The hMR blocking antibody was found to inhibit the binding of HIV gp120 to vaginal proteins (Fig. 1e), and Vk2/E6E7 proteins (Fig. 1f) by almost 60%. An unrelated isotype matched IgG did not influence the binding, thus demonstrating the specificity.
Expression of hMR in vaginal cells
The vaginal epithelial cells were collected by gentle scraping of the lateral vaginal walls and were always observed under a microscope for possibility of other contaminating cells. Most of our preparations were free of any visible contamination; samples where any contaminating cells were visible, were excluded from the study. The purity was also evident by RT-PCR where RNA isolated from 5 independent preparations (and also other pools) did not show presence of transcripts for CD3, CD14 and CD11c which are markers for lymphocytes, macrophages and dendritic cells respectively (Fig. 2a). Bands of expected sizes were however detected in RNA isolated from PBMCs (peripheral blood mononuclear cells) that was used as a positive control. 18S rRNA was detected in all the samples.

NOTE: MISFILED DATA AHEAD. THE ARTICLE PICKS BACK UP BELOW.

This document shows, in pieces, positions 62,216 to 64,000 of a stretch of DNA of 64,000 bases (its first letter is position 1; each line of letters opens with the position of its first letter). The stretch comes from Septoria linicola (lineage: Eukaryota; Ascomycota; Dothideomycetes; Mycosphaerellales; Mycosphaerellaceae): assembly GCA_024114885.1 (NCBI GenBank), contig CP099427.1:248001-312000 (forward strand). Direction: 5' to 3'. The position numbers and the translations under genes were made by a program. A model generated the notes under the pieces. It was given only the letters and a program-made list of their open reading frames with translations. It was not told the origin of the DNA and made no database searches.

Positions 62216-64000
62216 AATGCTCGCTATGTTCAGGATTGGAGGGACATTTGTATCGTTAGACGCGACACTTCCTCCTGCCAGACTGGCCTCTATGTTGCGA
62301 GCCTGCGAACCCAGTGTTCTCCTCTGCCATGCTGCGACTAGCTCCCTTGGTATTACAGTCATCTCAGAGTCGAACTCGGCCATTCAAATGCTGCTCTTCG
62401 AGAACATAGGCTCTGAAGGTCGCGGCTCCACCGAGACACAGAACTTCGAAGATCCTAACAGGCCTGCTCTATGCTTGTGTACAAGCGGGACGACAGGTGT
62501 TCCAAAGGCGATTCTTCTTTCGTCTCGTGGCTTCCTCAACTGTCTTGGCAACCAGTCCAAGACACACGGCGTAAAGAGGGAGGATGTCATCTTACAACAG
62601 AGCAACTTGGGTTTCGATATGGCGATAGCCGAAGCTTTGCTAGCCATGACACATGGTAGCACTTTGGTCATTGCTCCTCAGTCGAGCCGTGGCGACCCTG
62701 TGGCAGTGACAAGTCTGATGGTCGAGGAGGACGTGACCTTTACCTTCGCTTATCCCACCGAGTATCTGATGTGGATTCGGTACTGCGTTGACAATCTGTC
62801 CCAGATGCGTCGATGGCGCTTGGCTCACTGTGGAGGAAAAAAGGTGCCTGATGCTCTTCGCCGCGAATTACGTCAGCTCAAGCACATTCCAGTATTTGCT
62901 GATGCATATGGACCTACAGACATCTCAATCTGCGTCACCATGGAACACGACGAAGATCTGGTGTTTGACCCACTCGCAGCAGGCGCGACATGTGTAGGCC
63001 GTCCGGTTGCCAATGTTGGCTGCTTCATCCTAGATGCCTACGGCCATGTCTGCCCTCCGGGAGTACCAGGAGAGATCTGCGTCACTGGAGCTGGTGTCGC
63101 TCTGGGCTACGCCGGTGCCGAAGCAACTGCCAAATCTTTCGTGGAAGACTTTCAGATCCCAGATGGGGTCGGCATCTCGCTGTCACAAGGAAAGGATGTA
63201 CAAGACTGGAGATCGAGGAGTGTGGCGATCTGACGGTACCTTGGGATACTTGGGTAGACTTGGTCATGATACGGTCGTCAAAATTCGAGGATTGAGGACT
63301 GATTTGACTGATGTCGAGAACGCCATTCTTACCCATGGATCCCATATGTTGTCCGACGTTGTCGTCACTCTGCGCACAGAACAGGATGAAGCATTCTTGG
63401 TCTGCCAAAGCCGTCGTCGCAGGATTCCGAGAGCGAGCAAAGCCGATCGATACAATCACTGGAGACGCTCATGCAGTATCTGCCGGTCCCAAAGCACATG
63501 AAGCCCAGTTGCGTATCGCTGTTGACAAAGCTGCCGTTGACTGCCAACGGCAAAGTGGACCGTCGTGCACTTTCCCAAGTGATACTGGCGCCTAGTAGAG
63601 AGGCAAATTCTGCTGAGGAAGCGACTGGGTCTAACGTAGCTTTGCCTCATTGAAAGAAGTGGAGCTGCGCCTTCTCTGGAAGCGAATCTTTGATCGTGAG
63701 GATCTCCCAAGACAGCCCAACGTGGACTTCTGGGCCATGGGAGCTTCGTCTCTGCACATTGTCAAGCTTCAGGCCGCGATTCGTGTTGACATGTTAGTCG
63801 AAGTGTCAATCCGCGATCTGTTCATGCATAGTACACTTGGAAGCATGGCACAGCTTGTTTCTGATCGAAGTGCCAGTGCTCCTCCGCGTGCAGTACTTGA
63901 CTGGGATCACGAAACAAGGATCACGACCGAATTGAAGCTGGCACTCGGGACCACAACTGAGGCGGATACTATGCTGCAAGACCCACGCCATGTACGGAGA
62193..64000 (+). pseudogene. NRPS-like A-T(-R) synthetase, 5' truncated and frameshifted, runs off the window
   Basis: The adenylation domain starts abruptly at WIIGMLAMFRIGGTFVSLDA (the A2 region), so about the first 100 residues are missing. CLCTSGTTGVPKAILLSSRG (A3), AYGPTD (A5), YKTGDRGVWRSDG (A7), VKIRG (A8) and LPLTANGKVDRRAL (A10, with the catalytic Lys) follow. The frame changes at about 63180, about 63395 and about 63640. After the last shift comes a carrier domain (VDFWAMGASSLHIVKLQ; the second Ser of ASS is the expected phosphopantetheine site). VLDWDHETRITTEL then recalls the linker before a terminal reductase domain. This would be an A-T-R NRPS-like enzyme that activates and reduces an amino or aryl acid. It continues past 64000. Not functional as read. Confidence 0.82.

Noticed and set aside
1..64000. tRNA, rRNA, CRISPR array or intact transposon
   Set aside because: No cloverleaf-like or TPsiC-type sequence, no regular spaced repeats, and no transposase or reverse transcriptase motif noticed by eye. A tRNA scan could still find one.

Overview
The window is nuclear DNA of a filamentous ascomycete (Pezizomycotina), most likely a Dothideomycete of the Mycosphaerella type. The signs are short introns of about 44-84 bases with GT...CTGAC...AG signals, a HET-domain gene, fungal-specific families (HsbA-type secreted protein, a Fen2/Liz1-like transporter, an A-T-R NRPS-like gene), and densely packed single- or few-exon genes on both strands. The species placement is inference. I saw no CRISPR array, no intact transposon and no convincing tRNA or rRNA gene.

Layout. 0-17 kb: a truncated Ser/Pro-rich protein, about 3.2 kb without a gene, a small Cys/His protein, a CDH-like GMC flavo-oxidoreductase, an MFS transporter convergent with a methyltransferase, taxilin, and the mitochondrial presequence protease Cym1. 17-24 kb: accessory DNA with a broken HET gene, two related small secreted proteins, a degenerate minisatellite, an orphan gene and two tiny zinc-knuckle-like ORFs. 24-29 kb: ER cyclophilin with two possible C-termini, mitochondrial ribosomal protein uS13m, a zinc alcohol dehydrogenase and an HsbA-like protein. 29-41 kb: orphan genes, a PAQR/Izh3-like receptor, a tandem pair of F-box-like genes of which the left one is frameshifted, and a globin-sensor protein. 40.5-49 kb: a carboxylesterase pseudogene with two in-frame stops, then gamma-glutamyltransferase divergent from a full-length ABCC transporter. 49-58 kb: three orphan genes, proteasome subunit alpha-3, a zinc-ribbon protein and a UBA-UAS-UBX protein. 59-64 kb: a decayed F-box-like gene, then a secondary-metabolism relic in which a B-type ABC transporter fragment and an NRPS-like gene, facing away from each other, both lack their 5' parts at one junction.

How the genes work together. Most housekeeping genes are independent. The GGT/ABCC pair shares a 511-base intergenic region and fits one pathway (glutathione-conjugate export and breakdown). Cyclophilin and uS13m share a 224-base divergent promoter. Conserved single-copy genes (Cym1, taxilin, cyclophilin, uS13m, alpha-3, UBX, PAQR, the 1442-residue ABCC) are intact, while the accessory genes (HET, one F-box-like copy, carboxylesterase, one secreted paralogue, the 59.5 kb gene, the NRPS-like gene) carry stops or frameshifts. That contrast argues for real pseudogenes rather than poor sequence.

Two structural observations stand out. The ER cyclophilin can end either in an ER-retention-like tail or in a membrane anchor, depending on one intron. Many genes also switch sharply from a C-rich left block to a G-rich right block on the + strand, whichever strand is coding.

(a) Purity of vaginal epithelial cells: RT-PCR for lymphocyte marker CD3 (lane 2, 5 9), macrophage/monocyte marker CD14 (lanes 3, 6, 10) and dendritic cell marker CD11c (lanes 4, 7 and 11) using RNA isolated form PBMCs (lane 2, 3, 4), epithelial cells (lanes 5, 6, 7) and Vk2/E6E7 (lanes 9, 10, 11). Lanes 8 and 12 - positive control (18S rRNA) from vaginal epithelial cells and Vk2/E6E7 cells respectively. Lane 1 is 100 bp ladder. (b) RT-PCR for hMR mRNA: Lane 1: 100 bp DNA ladder. Lanes 2 and 6: Amplification of hMR in RNA derived from vaginal epithelial cells and Vk2/E6E7 cells respectively using hMR specific primers (201 bp product). Lanes 4 and 5: positive control (18S rRNA) from vaginal epithelial cells and Vk2/E6E7 cells respectively. Lane 3: negative control (no template). (c) Western blot for hMR protein: Lane 1: human vaginal protein lysate and lane 2: Vk2/E6E7 protein lysate were probed with goat polyclonal anti-hMR serum (1∶1000) and HRP conjugated donkey anti-goat secondary antibody (1∶5000), and detected by chemiluminescence. Lane 3: human vaginal protein lysate and lane 4: Vk2/E6E7 protein lysate were probed with normal goat serum (negative controls) and detected as in lanes 1 and 2.